Posts Tagged ‘logic’

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Can We Be Good Without God?

Monday, July 26th, 2010

The sign on a New York City subway read, “A million New Yorkers are good without God.”   In Boston, there were signs on the city buses and subways that read, “Good without God?  Millions of Americans are.”  Billboards in Chicago carried the same message.  During the Christmas season, buses in Washington D.C. carried posters that featured someone dressed as Santa Claus with the message, “Why believe in a god?  Just be good for goodness’ sake.”  These were all part of a bold advertising campaign in 56 cities and 29 states that was launched back in 2007 by organizations such as the Freedom From Religion Foundation.  Their campaign included many other slogans such as, “Imagine No Religion,”   suggesting that America would be much better off if we could somehow remove religion (Christianity in particular) from our culture.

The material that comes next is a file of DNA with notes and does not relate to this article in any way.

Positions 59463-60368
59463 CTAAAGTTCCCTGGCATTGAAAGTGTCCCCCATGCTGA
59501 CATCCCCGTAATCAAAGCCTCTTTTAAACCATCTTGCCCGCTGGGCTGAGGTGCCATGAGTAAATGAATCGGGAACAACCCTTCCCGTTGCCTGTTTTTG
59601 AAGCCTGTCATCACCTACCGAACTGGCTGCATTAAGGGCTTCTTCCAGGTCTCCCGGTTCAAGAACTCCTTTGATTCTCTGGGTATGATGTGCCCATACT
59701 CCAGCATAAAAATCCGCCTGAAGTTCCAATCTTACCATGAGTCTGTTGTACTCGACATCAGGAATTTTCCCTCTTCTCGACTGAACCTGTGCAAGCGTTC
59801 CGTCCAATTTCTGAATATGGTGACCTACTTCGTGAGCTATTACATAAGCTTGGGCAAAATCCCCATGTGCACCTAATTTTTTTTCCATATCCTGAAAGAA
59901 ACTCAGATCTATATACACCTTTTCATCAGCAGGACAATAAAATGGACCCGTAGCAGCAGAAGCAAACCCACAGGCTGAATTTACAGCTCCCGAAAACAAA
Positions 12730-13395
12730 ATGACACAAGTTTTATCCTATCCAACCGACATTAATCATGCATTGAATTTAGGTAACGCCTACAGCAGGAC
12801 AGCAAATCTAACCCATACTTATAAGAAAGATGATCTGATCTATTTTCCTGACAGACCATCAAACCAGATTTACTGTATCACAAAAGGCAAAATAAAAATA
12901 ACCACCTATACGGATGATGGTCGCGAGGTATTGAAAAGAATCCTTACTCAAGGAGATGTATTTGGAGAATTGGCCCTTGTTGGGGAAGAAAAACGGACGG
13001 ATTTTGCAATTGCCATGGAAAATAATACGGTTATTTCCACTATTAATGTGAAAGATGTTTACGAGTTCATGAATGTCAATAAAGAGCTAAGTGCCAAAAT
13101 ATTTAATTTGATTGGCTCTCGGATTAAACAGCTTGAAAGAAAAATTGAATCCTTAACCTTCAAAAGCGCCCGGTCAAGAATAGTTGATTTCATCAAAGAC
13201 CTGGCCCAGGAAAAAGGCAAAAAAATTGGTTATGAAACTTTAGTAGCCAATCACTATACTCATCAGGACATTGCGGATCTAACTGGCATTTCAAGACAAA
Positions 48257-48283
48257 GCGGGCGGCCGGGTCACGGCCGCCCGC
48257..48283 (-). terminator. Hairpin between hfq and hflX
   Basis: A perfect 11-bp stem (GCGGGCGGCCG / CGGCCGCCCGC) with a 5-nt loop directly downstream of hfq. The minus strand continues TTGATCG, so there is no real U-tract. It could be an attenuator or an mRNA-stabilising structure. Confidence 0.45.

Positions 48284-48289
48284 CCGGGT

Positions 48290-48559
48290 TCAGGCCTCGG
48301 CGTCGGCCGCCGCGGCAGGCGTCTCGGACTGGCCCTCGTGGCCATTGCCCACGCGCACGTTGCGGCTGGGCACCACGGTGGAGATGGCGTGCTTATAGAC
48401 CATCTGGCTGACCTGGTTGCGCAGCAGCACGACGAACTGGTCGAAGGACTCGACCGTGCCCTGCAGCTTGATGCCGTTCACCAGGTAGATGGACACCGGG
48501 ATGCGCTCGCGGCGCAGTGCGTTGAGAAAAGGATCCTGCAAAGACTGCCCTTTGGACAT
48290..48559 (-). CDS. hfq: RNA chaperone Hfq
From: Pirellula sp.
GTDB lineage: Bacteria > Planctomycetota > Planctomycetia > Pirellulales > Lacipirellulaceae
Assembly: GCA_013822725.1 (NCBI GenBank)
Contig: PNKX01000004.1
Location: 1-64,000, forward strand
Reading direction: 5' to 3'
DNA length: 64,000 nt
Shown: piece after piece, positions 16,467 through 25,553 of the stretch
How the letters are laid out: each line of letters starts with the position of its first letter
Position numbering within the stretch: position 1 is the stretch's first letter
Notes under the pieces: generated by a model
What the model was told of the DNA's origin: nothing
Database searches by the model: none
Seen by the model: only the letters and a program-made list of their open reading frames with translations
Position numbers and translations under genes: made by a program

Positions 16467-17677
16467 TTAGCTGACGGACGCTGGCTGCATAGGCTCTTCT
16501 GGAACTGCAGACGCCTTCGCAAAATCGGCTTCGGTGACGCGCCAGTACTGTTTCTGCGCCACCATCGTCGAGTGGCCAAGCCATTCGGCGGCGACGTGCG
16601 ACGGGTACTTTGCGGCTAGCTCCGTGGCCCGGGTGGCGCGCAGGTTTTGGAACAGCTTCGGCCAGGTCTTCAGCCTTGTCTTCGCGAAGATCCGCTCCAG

For my purposes here, I want to focus specifically on their message that it’s not necessary to believe in God in order to be a good person.  In fact, I’m finding that more and more people in the public square are proudly proclaiming that, as an atheist, they can be good without God.  When I engage someone in conversation and they tell me that they can be a good person without believing in God, they are usually surprised to hear me say that I agree with them!  I realize that it’s not necessary to believe in God in order to be a good person.  In fact, I know of some people who do not believe in God who I would consider to be more moral than many so-called “Christians”.   So, what’s the problem?  The problem is that the person who denies God’s existence cannot make sense out of morality.  It’s important to keep in mind that the question is NOT whether one can be good without believing in God, but rather, can we be good if, in fact, there is no God.